Fun with QR codes

I know that lots of librarians–and libraries–have jumped on board with QR codes, and so to them this post may be old hat.

I am not one of those librarians.  To me QR codes are still shiny and new.

What are they?
QR stands for Quick Response. I knew QR codes had originated in Japan–what I hadn’t realized was that they’ve been around since the 1990s, according to the manufacturer.    Using them requires a smartphone [edit: or a mobile phone with a camera] and a QR code-scanning app.  When you scan the QR code, it can send you text or push you  to a predetermined URL.   QR codes can be either in print or online.

Library uses
So how does this help libraries, you may well wonder.  Ideas can include using QR codes on promotional posters, maps and book shelves.  Beyond that, QR codes can also be put on instructional handouts–to offer students links to additional resources or to add your contact information to their phones.

Google’s QR code creator, Goo.gl
On Wednesday morning,  one of my colleagues  showed us how to create a QR code from a URL using Google’s QR code tool Goo.gl.  Here’s a quick primer:

  • Copy the desired URL from the web page.
  • Type Goo.gl into Google
  • Paste the URL into the box and click on “Shorten.”
  • Copy and paste your new code into the URL box and add “.qr” (minus the quotation marks) at the end.  Click on Enter. 

Voila! You have a QR code.

Generating your own QR code:
There are 2 ways (that I know of) to generate your own QR code.

  • Use  Goo.gl  to shorten a URL to a website and add “.qr” to the end of it.
  • Use a service such as  Kaywa QR code generator to generate a  QR code for SMS, text, a phone number or a URL.  I’ve tried several services in attempts to make a QR code  for text information, and so far this is the only one that works for me.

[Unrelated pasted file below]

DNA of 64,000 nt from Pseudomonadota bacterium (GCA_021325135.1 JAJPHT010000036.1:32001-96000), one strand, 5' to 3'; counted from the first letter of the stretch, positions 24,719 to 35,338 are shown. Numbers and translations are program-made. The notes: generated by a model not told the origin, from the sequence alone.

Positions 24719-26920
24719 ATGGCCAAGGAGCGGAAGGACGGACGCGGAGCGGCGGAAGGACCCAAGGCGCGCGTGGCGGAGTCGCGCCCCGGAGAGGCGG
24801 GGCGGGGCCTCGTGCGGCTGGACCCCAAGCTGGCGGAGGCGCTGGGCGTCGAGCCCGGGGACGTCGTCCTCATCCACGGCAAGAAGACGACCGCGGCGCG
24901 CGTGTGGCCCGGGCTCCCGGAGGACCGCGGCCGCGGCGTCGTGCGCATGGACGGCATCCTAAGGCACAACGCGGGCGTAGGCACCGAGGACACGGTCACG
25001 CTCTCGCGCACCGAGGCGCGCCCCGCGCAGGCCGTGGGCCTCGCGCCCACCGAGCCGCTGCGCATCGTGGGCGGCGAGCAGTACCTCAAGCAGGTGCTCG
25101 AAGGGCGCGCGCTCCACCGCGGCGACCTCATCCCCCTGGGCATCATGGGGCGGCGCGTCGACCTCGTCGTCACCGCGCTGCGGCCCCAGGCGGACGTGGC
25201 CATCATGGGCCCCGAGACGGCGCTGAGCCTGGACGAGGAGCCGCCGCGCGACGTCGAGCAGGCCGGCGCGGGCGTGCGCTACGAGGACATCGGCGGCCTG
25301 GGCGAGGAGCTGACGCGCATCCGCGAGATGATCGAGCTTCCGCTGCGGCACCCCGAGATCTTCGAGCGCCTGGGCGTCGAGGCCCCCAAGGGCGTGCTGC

The picture above is a screen shot from my iPod Touch.  After I scan the QR code I’ve just generated, Kaywa gives me the option to text the information (in this case, the name & URL of this blog).

I don’t think QR codes are going to overtake most libraries anytime soon, but in the meantime they’re certainly fun to play with!

Related resources:

Advertisements

2 thoughts on “Fun with QR codes

  1. So which methods did you use to create the QR for your YouTube page?

  2. I used Goo.gl.

Questions? Comments? Recipes? Limericks?

Fill in your details below or click an icon to log in:

WordPress.com Logo

You are commenting using your WordPress.com account. Log Out / Change )

Twitter picture

You are commenting using your Twitter account. Log Out / Change )

Facebook photo

You are commenting using your Facebook account. Log Out / Change )

Google+ photo

You are commenting using your Google+ account. Log Out / Change )

Connecting to %s